Paul Goodwin

I've got you, you've got whatever's left of me to get

Published on Thu 26 May 2011

I've been to two cracking gigs this week. First up, on Monday, was The Wave Pictures at The Haymakers. They were ably supported by The Pony Collaboration who I've not seen for far, far too long. They were doing an acoustic thing because Ellie, who sings and plays keys, couldn't make it (I saw her on iPlayer at that Radio 1 Big Weekend festival the other week - I swear more people I know have had some reasonable degree of success than you'd expect statistically) but, despite their claims to the contrary, it was still lovely. Highlights included Model/Actress, which is a properly great song, and a semi-sincere cover of How Soon Is Now? with omnichord accompaniment. I'd never heard of an omnichord before. It was great, but I hope it's at least a little while before I see one again. 

I've probably seen The Wave Pictures 6 or 7 times now, and some times have been better than others. Actually, the two times in Barcelona were the best, possibly because we were in Barcelona, but this one was up there too. They're such a likeable band. Much shorter than I'd imagined though - I've only seen them in venues with dressing rooms before. They didn't really play any of my favourites, but they did do a lot of songs that sound a bit like my favourites. There were quite a lot of guitar solos, some of which got worryingly close to Dire Straits territory. The guy is very good at guitar, but everyone realised that after one solo, so doing one every song wasn't really necessary. I don't think anybody really enjoys listening to them.

I made a bit of a fool of myself by telling the drummer after the show that his rendition of "Now You Are Pregnant" was my favourite moment at Primavera last year. There's not really anything anyone can say to that other than "oh, thanks, that's great, I have to... go... over there...".

Earlier in the day my friend Ciaran had said "ooh, Mountain Goats this week!". I'd found out they were playing months ago but had been planning to be in New York this week, then when my plans changed (I'm sitting at Heathrow now) I didn't put two and two together. I'm glad he mentioned it, because it was wonderful. I checked out support act The Submarines during the afternoon and they sounded good too, so I managed to herd the motley crew that had assembled over the road in The Lyttleton Arms (expensive!) a little earlier than we might otherwise have done. We've all grown out of watching support acts at moderately sized gigs after a decade of being let down. In the last few years I've missed Glasvegas, MGMT and most of Sons and Daughters. That's some pretty strong justification for staying in the pub right there. Anyway, I very much enjoyed The Submarines, a boy/girl (well, man/woman) duo who were mostly on guitars but had some effective backing tracks some of the time. They seriously tested my hypothesis that married couples can't play music together without it being horribly smug. I still think they might be the exception. It was pretty happy stuff (apart from the songs from their album about breaking up that got them back together) but clever enough that it made me happy too, rather than suck my teeth.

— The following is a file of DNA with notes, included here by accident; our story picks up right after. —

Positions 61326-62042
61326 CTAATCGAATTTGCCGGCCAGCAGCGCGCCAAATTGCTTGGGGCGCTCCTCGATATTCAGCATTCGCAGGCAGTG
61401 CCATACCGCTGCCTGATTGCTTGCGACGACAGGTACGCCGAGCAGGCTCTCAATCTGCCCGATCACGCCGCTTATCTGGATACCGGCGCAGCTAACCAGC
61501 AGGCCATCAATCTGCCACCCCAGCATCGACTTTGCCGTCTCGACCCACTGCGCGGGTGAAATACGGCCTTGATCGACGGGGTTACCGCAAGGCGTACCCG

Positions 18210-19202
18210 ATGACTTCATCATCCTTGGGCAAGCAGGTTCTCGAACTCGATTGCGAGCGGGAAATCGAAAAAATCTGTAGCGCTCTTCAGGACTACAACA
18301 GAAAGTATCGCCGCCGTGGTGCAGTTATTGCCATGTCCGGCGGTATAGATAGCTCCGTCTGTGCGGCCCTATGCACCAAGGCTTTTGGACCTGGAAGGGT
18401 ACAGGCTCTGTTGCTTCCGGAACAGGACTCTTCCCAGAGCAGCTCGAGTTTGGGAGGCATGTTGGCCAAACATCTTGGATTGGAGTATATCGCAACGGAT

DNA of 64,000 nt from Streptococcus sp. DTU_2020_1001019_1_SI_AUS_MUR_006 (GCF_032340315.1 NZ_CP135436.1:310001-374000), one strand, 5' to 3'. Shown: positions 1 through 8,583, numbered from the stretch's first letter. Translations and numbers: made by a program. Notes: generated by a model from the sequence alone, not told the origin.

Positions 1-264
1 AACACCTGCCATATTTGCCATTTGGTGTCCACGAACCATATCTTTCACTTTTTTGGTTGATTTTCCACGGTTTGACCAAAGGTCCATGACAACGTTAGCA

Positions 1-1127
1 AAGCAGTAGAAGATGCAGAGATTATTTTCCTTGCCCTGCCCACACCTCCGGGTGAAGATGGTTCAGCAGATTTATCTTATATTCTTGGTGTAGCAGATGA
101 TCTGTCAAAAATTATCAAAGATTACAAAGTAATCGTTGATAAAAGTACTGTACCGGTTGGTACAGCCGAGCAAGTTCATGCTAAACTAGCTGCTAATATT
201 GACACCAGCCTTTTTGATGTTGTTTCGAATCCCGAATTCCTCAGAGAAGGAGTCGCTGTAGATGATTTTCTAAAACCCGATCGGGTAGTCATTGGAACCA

I've written about The Mountain Goats before. I was looking through some discussions online about the best line to try and get some inspiration for the title of this, and they run for pages and pages. The guy is seriously prolific while still coming out with better lyrics than pretty much anyone else I can think of. I hadn't really appreciated from the other times I'd seen them (both at End of the Road, one more successful than the other) how odd a man he is. Or maybe just much cleverer than me. His banter is downright weird, but you can't help but love it. I'd think it was an act, but I follow him on Twitter and if it is, he keeps it up the whole time. I also love that he reviews death metal CDs as a hobby. Anyway - they've made about 20 albums I think so the setlists can vary quite a lot from one show to another. This time we didn't get You or Your Memory, which is probably my favourite (and really short! Surely that could've crept in) but there were so many spine tingly moments. Broom People was incredible, No Children too, as you'd expect, and one that I'd never really noticed before called Woke Up New with the amazing line "The first time I made coffee for just myself, I made too much of it, but I drank it all" that has me welling up slightly even writing it out. I don't understand why it wasn't totally full. Well I do understand. It just depresses me. We met someone on the train home who'd been to The Naked and Famous at the other end of Camden High Street and said that everyone there was there to be seen there and spent the entire time talking and being photographed for Facebook. Still all the more elbow room for me. It's a shame that Koko have continued their policy of selling cans of lager for £4.50 a time though. It's also a shame that as the second, third and fourth tallest people in the room, this was our view.

God, I wonder what the 17 year old Alison Krauss would have thought if you told her that one day she'd be making music so bland that it would sound right at home being played in airport bars?